“Things are going fine. The economy is finally moving in the right direction and there is no need for any new government initiatives.” Don’t believe that? How about: “Just wait, it will take a while, but if we can hold down government spending and let market forces regain their balance, things will really pick up.” If you don’t believe that one as well, I don’t blame you.
As has been widely acknowledged, our recent economic growth was largely driven by debt supported consumer demand. Beginning in the 1980s, government and corporate policies combined to drive down wages and working people turned to borrowing in order to sustain their standard of living. The outcome has been generally weak growth–for example, the 2001-2007 expansion was one of the weakest on record in every way but profits–and an ever higher family debt load.
The chart below illustrates the steady rise in household debt as a percentage of disposable (after-tax) income. Not surprisingly, this ratio has begun to fall as a result of the Great Recession. As the New York Times explains: people “have deleveraged through a combination of paying down their debt (by spending less of their paychecks) and having some debts expunged.” The resulting decline in consumption will not be easily reversed. In fact, while no one knows how far the process will go it is pretty clear that deleveraging still has a ways to go.
Reinforcing this conclusion is the fact that unemployment remains high and businesses remain reluctant to hire. The chart below highlights monthly changes in business payrolls (in thousands). Ominously, non-farm payrolls continue to shrink.
Equally important, banks appear determined to sit on the money that they have received (most of which came from government subsidies and bailout programs). As Robert Pollin notes:
In the US, the private banks, as of the most recent data, are sitting on $1 trillion in reserves….By comparison, before the crisis started in 2007, they were holding $20 billion of reserves. So that’s a reversal of $980 billion that could be injected into the spending stream.
Well, if consumer spending is not going to drive growth, what about investment by non-financial corporations. Unfortunately, there is little good news on that front either. As Bob Herbert describes:
The recession officially started in December 2007. From the fourth quarter of 2007 to the fourth quarter of 2009, real aggregate output in the U.S., as measured by the gross domestic product, fell by about 2.5 percent. But employers cut their payrolls by 6 percent…..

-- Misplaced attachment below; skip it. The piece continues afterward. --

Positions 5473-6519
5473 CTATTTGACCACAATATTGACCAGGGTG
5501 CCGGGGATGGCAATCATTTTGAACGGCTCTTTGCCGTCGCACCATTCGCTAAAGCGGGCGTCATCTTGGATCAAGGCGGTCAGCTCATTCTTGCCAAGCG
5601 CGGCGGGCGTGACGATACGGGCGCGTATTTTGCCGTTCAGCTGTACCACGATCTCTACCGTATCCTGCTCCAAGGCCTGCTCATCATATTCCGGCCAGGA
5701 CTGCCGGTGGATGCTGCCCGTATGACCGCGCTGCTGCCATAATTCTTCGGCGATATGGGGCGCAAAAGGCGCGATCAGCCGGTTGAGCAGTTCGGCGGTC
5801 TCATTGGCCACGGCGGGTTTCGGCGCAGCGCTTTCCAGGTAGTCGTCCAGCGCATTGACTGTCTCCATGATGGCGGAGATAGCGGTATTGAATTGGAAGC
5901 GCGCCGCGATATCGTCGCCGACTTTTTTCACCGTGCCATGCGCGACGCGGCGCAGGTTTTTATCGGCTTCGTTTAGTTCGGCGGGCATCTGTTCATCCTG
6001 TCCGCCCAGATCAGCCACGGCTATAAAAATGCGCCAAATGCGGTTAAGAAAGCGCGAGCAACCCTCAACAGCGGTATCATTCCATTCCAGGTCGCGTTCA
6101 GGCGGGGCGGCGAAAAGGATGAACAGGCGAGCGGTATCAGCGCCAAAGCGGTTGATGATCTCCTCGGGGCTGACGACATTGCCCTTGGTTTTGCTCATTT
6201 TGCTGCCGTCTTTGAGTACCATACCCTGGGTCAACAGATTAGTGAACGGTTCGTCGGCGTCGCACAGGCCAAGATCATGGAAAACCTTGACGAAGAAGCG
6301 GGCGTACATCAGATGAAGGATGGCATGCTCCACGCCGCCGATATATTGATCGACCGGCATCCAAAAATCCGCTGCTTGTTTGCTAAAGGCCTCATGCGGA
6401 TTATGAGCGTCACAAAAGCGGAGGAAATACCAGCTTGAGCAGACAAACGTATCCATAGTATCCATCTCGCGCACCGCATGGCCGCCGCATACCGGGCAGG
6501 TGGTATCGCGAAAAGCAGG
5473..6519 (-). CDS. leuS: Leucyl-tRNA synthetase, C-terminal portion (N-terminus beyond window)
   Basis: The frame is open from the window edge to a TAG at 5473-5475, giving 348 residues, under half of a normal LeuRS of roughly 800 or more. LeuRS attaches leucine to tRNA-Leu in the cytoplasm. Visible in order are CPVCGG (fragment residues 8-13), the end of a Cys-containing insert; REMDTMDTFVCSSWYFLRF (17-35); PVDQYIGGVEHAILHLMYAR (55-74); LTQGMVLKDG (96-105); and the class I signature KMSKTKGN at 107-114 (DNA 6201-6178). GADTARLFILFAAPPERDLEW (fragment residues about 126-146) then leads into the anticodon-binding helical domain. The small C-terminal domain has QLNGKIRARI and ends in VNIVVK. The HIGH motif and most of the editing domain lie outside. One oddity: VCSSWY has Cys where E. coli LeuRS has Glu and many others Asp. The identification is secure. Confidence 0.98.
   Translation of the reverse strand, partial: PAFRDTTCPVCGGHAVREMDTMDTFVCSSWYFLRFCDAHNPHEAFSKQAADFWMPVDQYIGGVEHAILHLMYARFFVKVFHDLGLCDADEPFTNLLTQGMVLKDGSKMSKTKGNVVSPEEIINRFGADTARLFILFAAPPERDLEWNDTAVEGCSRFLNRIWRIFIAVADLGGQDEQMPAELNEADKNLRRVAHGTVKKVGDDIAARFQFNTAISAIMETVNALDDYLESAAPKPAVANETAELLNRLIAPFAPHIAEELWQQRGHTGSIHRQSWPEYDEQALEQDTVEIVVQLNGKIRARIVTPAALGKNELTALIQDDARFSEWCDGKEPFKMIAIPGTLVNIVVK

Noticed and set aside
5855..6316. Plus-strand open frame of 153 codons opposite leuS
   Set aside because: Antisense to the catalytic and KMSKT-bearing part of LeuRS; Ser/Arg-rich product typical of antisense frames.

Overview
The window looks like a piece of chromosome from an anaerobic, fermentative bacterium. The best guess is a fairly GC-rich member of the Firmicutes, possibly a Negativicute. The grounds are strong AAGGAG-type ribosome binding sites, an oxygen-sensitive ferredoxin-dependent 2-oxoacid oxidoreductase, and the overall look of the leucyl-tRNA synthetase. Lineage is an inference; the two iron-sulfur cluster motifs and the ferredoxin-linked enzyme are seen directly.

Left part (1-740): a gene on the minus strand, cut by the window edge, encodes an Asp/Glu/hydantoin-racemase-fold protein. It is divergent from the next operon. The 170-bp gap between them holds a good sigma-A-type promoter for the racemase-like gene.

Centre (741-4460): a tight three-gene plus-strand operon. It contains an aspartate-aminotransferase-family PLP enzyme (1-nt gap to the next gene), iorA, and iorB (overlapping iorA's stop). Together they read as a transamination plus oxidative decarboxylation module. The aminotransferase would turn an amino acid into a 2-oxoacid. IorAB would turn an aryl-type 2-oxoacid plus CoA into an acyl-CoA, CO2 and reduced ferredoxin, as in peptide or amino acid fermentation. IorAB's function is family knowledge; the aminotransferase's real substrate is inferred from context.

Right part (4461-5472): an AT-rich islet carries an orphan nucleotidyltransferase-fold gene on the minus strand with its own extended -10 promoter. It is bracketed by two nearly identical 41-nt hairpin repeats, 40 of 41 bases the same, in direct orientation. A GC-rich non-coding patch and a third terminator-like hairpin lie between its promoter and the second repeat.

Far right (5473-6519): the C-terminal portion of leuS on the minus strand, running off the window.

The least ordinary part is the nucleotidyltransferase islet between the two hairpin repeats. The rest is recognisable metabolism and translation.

“They threw out far more workers and hours than they lost output,” said Professor Sum. “Here’s what happened: At the end of the fourth quarter in 2008, you see corporate profits begin to really take off, and they grow by the time you get to the first quarter of 2010 by $572 billion. And over that same time period, wage and salary payments go down by $122 billion.”…
In short, the corporations are making out like bandits. Now they’re sitting on mountains of cash and they still are not interested in hiring to any significant degree, or strengthening workers’ paychecks….
Having taken everything for themselves, the corporations are so awash in cash they don’t know what to do with it all. Citing a recent article from Bloomberg BusinessWeek, Professor Sum noted that in July cash at the nation’s nonfinancial corporations stood at $1.84 trillion, a 27 percent increase over early 2007. Moody’s has pointed out that as a percent of total company assets, cash has reached a level not seen in the past half-century.
The remaining sources of potential demand are exports and government spending. Given the state of the world economy, there is little reason to expect much from exports. So, that leaves government spending. And that brings us to the claims that we should reject a new federal stimulus. Tragically, the reality is that once the existing stimulus runs its course (which will be early 2011) we face a situation in which there are no obvious spurs to growth. Stagnation may be the best we can hope for.
If we want to avoid this outcome, we need a new round of government spending and one significantly larger than the previous one. There is no secret about where the money should go—state and local governments so that they can maintain employment and vital social programs; public employment programs directed at energy efficient investments and modernization of our infrastructure; a meaningful national health care program and so on.
Such spending, while necessary to keep things from getting worse, cannot solve our economic problems. Creating an economy that can promote meaningful employment, community security and stability, well-financed and accountable social programs, environmentally responsive production, and solidaristic relations with other countries requires something much bigger, and something that elites will resist even more than a new stimulus: economic restructuring. If we are going to truly create an economy that works for the great majority of us we have little choice but to to stop relying on market forces and the pursuit of private profit to direct our economic activity.
Developing new trade relations, new public controls over finance and investment decisions, a new foreign policy, and new labor and social policies will not be easy. However, similar struggles are taking place in other countries and we should do what we can to learn about and from them (something made much harder by current media policy). Most importantly, we must find ways to use our immediate fight for more public spending to initiate the wider public debate required to put real economic change onto the public agenda.